Cambridge couple make correct call with class filly

NZ Racing Desk
17 November 2019

Brent and Cherry Taylor (far right) celebrate the victory of their filly Loire at the official presentation for the Gr.1 New Zealand 1000 Guineas (1600m) Photo credit: Race Images South

The decision to withdraw a nomination for their royally bred Redoute’s Choice filly from the 2018 New Zealand Bloodstock National Yearling Sale paid off in spades for Cambridge couple Brent and Cherry Taylor on Saturday when she took out the Gr.1 New Zealand 1000 Guineas (1600m) at Riccarton.

Subsequently named Loire, the now three-year-old, who is a half-sister to Group One winner A Touch Of Ruby, also provided close friend Kate Plaw with her biggest moment in racing after the Taylor’s invited her to take a share in the filly as her first step into the world of racehorse ownership.

Bred by the Taylor’s at their Trelawney Stud near Cambridge, Loire had looked likely to take her place in the auction ring at Karaka until a minor hoof injury saw the pair act on their intuition and withdraw her from sales contention.

“We had actually been umming and aahing about whether to put her in the sale all along,” Brent Taylor said.

“We kept thinking why you would offer up such a well-bred Redoute’s Choice filly and then go and try and buy one from someone else.

“She then got a small niggle with one of her hooves which confirmed what we had been thinking so we decided to keep her and race her ourselves.”

With that decision taken the Taylor’s made the offer to Plaw to become involved in the filly, one which she jumped at.

“Kate is a dear dear friend of mine and we had been looking for just the right horse for her and we thought this filly would be the one,” Cherry Taylor said.

“She was thrilled and it became quite a joke with us as I told her husband Mitch that it was only for Kate and he would have to be on the sidelines holding our handbags when we accepted all the trophies we were going to win.

“Kate couldn’t be with us on Saturday as she is at home recovering from a surgery but the first thing she told me was once Loire had crossed the line in front, she made sure she handed her handbag straight to Mitch.”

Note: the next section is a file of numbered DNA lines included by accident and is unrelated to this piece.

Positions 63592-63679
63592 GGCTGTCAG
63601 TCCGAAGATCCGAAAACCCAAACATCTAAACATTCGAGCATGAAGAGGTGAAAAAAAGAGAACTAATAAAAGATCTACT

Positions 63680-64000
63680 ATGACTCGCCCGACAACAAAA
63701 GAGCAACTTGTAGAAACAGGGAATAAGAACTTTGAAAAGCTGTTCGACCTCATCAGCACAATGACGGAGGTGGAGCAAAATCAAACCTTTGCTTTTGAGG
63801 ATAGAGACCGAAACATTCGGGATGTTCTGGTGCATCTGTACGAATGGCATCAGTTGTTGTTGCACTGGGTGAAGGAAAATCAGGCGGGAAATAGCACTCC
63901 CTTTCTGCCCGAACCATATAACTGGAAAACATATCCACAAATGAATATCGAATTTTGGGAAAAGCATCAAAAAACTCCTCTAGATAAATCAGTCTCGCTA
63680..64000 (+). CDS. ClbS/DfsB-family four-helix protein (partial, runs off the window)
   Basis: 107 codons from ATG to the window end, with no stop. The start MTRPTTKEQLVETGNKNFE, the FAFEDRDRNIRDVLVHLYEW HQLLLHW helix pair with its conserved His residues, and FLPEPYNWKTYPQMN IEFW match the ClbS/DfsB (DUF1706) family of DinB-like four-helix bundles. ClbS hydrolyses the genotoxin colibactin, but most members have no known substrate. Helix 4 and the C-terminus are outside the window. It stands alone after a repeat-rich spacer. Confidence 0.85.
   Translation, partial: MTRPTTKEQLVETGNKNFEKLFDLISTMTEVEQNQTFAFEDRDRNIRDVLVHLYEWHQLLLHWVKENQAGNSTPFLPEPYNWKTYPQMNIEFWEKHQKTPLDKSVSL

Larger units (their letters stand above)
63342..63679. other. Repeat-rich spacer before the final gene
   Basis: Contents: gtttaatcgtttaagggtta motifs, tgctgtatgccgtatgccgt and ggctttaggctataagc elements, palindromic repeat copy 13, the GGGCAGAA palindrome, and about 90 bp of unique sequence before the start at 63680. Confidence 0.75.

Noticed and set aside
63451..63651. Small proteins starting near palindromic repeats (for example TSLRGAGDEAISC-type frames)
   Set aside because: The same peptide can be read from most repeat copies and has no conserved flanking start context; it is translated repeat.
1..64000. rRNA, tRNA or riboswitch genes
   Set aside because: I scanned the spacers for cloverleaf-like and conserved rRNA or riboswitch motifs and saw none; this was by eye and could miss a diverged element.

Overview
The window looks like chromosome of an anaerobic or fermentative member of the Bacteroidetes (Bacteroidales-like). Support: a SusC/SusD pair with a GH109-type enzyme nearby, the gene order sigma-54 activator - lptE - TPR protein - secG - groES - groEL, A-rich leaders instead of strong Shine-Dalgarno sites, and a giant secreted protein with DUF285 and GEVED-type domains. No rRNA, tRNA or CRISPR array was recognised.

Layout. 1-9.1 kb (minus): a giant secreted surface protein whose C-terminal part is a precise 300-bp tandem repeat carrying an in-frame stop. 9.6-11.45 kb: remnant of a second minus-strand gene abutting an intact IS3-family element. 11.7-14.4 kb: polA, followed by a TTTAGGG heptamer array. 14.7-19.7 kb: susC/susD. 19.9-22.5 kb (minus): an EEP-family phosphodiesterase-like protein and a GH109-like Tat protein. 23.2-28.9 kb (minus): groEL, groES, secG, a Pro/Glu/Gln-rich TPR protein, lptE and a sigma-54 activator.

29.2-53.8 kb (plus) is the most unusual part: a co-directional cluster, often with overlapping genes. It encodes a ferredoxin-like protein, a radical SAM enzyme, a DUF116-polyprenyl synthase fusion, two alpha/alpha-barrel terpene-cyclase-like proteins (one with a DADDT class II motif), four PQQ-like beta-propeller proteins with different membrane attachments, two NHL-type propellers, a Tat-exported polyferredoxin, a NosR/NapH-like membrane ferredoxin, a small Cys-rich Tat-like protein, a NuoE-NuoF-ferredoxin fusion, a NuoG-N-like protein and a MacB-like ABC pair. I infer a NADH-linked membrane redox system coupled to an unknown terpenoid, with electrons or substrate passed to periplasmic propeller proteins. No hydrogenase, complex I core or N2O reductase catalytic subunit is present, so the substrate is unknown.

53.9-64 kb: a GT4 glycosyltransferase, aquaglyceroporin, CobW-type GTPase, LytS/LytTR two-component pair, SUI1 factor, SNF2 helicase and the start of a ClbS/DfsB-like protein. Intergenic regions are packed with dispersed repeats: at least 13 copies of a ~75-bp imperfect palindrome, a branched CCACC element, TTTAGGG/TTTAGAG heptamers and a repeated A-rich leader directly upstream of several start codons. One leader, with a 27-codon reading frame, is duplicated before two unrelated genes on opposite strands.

With the strength that Loire showed in the finish on Saturday it would be no surprise if the Taylor and Plaw families were lifting further trophies in the future as the filly steps up to bigger assignments.

“I led her back into the birdcage and she wouldn’t have blown out a match she was that fit,” Cherry Taylor said.

“Tony (Pike) had said all along that she would be at her best when she stepped out over a bit more distance.

“She’s out of a half-sister to Queensland Oaks (Gr.1, 2400m) winner Vouvray so we’re hoping she might be able to get up to that sort of distance in her three-year-old season.

“We would dearly love to win a race like the Australian Oaks (Gr.1, 2400m) with her in the autumn as we went within an inch of victory with Boundless in 2008 after she had won the New Zealand Oaks (Gr.1, 2400m), so it would be nice to return and go one better this time.”

Success in Saturday’s Group One blue riband contest represented a continuation of the level of excellence that Trelawney Stud has become renowned for since the day the Stud commenced operation back in 1930.

Founded by Seton Otway the Stud has produced horses of the calibre of Tulloch, Hi Jinx, Galilee and Silver Knight. The Taylor family purchased the Stud in 1993 and continued the legacy established over the first sixty years having produced 27 individual Group One winners including the likes of Hill Of Grace, Amalfi, Wahid, Taatletail, Ocean Park along with Grunt, Suavito and (The) Bostonian.

In recent years the Taylor’s have streamlined their operation to the point they breed only from members of their 35-strong broodmare band along with one or two mares from long-term clients.

The National Yearling Sale in 2020 will represent a milestone for the farm where they will present a 15-horse draft solely made up of progeny from their own mares, including a half-brother by Tivaci to Loire.

“We’ve changed things up a bit over the past few years and we now work pretty much exclusively with our own mares,” Brent Taylor said.

“We have 26 mares on the farm and another nine in Australia from which we breed to sell or race under our own banner.

“We are delighted with how things have developed and what we have achieved with our mares.

“As an example, that broodmare band has produced three of the younger stallions currently operating in the Australasian markets in Ocean Park, Grunt and Spieth which is something we take great pride in.

“Results like we had on Saturday is what the game is all about and we’re hoping that what we are doing will continue to produce them.”

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